Learners of a language, at least in the beginning, do not have an array of vocabulary that they can use to express themselves. Conversing with them takes time. There are a lot of pauses, stumbles, and frequent misuses of expressions. An instructor must have a lot of patience and resist natural urges to immediately correct or supplement a student’s speech. When a student talks, an instructor’s main duty is to listen, ask relevant questions to clarify, and paraphrase – all important components of active listening.

Conversing with language learners effectively is like teaching them how to fish rather than serving a platter of ready-made seared salmon with buttered asparagus. The instructor’s goal is to build up the self-sufficiency of his students, not speak for them.

Many learners of English have told me that their major challenge has been their confidence level; their fear of making mistakes while speaking. By truly listening, an instructor is giving the message to students that what they have to say is important – even if the sentence is not put together in the most grammatically correct manner. That gives students a wonderful boost to their confidence and helps to diminish their fear of speaking another language in their regular interactions.

4. You get the inside scoop on private cultural elements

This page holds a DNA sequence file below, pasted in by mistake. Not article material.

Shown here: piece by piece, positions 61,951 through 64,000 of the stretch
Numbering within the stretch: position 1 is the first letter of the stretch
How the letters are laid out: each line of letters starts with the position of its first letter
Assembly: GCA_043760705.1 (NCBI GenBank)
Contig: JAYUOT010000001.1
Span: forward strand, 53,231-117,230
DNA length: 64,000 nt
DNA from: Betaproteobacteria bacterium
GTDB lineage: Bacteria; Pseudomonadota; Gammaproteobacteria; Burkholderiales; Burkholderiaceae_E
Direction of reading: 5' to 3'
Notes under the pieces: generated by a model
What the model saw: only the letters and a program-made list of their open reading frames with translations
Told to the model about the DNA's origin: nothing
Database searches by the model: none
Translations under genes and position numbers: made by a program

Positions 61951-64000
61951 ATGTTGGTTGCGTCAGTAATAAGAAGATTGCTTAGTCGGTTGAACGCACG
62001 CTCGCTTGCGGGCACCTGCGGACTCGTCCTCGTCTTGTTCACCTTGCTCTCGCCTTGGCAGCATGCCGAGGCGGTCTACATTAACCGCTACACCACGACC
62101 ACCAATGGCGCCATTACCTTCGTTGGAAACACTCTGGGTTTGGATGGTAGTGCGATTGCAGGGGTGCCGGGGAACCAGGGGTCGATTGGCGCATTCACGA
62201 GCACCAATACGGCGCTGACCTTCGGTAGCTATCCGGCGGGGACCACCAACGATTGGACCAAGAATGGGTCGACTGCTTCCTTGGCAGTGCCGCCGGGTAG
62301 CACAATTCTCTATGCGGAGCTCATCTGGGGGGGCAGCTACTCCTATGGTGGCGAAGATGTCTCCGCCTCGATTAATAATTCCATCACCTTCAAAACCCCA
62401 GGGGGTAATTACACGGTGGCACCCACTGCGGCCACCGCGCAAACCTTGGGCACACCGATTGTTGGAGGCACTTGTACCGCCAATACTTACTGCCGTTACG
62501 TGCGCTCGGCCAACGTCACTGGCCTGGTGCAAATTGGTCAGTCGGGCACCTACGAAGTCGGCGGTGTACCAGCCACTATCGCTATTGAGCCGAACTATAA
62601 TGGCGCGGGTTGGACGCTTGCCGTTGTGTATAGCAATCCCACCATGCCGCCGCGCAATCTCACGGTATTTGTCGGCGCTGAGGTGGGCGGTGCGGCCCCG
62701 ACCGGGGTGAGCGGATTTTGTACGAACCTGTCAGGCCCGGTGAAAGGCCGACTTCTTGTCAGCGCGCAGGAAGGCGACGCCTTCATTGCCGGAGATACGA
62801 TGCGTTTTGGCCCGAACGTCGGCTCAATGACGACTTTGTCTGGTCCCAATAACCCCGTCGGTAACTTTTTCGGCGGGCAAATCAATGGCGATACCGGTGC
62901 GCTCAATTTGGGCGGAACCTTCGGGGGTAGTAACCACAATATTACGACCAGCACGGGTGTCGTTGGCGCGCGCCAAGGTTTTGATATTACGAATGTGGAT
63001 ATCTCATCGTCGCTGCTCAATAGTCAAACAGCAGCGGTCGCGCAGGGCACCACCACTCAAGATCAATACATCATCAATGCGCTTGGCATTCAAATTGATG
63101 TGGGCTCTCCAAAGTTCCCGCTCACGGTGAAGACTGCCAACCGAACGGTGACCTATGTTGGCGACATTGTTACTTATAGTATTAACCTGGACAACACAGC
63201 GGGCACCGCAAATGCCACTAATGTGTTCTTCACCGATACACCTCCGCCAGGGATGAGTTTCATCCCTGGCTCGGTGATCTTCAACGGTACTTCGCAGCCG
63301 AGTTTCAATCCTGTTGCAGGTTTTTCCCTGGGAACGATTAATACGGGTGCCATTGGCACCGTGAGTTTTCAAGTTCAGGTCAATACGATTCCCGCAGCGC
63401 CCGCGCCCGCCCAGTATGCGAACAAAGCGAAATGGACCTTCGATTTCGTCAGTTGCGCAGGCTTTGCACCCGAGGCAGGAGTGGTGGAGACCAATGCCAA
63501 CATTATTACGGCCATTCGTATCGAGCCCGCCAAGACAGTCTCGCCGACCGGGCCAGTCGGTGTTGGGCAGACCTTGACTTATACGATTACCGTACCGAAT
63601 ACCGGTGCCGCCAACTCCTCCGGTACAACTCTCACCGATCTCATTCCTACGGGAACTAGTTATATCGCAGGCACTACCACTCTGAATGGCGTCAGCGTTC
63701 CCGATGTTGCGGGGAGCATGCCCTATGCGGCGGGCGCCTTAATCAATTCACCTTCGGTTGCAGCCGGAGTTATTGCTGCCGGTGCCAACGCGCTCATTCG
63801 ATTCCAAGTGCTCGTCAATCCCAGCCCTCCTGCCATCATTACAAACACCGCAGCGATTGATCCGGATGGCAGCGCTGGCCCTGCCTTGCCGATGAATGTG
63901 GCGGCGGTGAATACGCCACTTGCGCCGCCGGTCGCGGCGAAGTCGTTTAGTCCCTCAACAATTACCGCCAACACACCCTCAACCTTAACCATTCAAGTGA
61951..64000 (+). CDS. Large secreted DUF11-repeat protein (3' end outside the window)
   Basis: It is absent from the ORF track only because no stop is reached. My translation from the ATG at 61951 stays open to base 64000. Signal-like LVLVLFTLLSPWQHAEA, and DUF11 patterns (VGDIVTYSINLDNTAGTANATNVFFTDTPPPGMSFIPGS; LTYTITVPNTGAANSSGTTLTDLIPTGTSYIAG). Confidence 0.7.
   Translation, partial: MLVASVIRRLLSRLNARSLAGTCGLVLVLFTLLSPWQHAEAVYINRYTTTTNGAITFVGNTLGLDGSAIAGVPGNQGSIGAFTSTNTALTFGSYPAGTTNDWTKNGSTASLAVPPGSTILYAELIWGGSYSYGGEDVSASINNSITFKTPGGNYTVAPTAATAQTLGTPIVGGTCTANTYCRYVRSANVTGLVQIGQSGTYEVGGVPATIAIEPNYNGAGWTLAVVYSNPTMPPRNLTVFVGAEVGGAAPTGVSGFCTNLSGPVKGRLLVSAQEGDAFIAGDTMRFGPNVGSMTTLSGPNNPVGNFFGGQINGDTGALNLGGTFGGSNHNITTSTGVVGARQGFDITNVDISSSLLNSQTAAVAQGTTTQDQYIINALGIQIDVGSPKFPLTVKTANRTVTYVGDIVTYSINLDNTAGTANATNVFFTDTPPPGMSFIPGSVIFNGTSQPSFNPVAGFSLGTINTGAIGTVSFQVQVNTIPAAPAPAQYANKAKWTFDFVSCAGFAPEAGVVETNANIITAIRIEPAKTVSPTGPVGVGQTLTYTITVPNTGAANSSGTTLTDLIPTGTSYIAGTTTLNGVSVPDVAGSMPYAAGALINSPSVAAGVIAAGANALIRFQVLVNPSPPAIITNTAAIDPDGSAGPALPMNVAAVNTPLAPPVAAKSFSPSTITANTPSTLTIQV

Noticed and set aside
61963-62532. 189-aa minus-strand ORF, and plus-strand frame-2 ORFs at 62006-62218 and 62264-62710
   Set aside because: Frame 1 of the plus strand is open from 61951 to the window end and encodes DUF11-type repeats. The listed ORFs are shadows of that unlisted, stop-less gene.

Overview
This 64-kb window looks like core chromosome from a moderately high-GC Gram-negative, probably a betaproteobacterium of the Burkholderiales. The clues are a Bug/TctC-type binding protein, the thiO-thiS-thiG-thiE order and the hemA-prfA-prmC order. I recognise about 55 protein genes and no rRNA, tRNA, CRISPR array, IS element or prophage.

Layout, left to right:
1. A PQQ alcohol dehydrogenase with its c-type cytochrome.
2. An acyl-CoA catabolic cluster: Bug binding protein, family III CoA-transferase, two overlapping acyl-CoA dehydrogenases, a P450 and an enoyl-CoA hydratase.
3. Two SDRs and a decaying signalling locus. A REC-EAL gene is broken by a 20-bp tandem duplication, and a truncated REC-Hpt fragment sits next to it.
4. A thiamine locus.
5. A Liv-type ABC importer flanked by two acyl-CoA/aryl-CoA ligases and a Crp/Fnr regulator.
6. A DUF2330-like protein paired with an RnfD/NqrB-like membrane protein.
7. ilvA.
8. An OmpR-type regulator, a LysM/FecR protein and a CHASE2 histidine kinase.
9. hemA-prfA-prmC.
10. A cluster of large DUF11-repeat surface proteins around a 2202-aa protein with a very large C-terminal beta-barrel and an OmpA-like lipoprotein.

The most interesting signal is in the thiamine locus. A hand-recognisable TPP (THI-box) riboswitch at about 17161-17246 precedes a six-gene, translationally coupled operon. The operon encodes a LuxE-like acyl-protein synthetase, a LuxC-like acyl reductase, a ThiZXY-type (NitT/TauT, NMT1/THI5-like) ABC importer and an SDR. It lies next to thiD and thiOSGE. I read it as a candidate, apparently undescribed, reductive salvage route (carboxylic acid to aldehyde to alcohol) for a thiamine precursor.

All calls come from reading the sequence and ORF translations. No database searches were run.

When you listen, you learn. That is the beauty of teaching a language. When you ask students open-ended questions about family, work, and their passions, you can learn wonders not only about them, as individuals, but about their communities and cultures. It was from my students that I learned about the best Okonomiyaki stand and dessert place in the city. More complexly, they were the ones that explained to me the dynamics of a Japanese marriage and the concept of duty that employees feel towards their employer. They taught me the faux pas related to professional interactions and I, to this day, make a conscious effort to accept business cards with both hands, as it is customary in Japan.

5. You meet motivated, kind, accomplished people who inspire in return

People who choose to pursue knowledge are fascinating individuals. They are people who have a passion for life and who see no end to the potential for personal development. They understand the importance of evolution and the concept that everything in life progresses. As a result, they want to keep up with the program and make sure that they have the skills necessary to lead fulfilling lives. I have provided language training to CEOs, managers, nurses, teachers, and a myriad of other professionals. Every one of them was intelligent, curious, and passionate about life. Their motivation, in turn, motivated me! In Japan, I taught a 76-year old retired business man, who had visited over 100 countries throughout his career. That inspired me so much that it ended up being one of my personal goals. As of now, I’m 30% there.

6. You have control over your own destiny

Now, who doesn’t love the sound of that? The fact that there is such a demand for English all over the world means that the skills of an English instructor are completely mobile. This means having the power to accept work and even uproot your life within a very short timeframe. If you are an explorer and are turned off at the idea of a long-term marriage with an establishment, teaching could be an ideal solution.

These are the 6 ways in which teaching English as a foreign language has enriched my life. If you are currently an EFL instructor or have been in the past, please share what you love about the experience and what it has brought to your life.